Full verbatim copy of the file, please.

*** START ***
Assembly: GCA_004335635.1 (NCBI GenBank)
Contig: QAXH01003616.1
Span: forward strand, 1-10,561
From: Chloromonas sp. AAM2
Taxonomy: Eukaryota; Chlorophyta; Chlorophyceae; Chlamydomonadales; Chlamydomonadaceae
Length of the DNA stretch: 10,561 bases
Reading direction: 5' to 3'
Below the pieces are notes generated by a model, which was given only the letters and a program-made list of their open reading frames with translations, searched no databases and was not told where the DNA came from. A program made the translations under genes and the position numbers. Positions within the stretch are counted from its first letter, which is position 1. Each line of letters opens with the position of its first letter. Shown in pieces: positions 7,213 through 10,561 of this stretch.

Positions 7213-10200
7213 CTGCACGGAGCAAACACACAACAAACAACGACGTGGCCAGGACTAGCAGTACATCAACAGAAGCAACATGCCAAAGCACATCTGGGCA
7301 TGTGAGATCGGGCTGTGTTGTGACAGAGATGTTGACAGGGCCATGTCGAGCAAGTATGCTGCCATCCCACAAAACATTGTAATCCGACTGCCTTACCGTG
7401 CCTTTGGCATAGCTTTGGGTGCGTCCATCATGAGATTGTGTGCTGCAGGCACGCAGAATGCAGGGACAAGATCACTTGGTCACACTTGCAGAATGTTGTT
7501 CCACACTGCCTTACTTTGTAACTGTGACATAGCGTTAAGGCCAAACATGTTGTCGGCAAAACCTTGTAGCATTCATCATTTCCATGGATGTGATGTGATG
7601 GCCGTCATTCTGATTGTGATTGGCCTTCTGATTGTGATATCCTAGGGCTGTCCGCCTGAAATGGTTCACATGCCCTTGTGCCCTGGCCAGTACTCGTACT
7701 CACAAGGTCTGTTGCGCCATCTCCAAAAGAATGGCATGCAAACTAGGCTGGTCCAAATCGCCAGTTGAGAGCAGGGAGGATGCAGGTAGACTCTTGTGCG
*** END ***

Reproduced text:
Assembly: GCA_004335635.1 (NCBI GenBank)
Contig: QAXH01003616.1
Span: forward strand, 1-10,561
From: Chloromonas sp. AAM2
Taxonomy: Eukaryota; Chlorophyta; Chlorophyceae; Chlamydomonadales; Chlamydomonadaceae
Length of the DNA stretch: 10,561 bases
Reading direction: 5' to 3'
Below the pieces are notes generated by a model, which was given only the letters and a program-made list of their open reading frames with translations, searched no databases and was not told where the DNA came from. A program made the translations under genes and the position numbers. Positions within the stretch are counted from its first letter, which is position 1. Each line of letters opens with the position of its first letter. Shown in pieces: positions 7,213 through 10,561 of this stretch.

Positions 7213-10200
7213 CTGCACGGAGCAAACACACAACAAACAACGACGTGGCCAGGACTAGCAGTACATCAACAGAAGCAACATGCCAAAGCACATCTGGGCA
7301 TGTGAGATCGGGCTGTGTTGTGACAGAGATGTTGACAGGGCCATGTCGAGCAAGTATGCTGCCATCCCACAAAACATTGTAATCCGACTGCCTTACCGTG
7401 CCTTTGGCATAGCTTTGGGTGCGTCCATCATGAGATTGTGTGCTGCAGGCACGCAGAATGCAGGGACAAGATCACTTGGTCACACTTGCAGAATGTTGTT
7501 CCACACTGCCTTACTTTGTAACTGTGACATAGCGTTAAGGCCAAACATGTTGTCGGCAAAACCTTGTAGCATTCATCATTTCCATGGATGTGATGTGATG
7601 GCCGTCATTCTGATTGTGATTGGCCTTCTGATTGTGATATCCTAGGGCTGTCCGCCTGAAATGGTTCACATGCCCTTGTGCCCTGGCCAGTACTCGTACT
7701 CACAAGGTCTGTTGCGCCATCTCCAAAAGAATGGCATGCAAACTAGGCTGGTCCAAATCGCCAGTTGAGAGCAGGGAGGATGCAGGTAGACTCTTGTGCG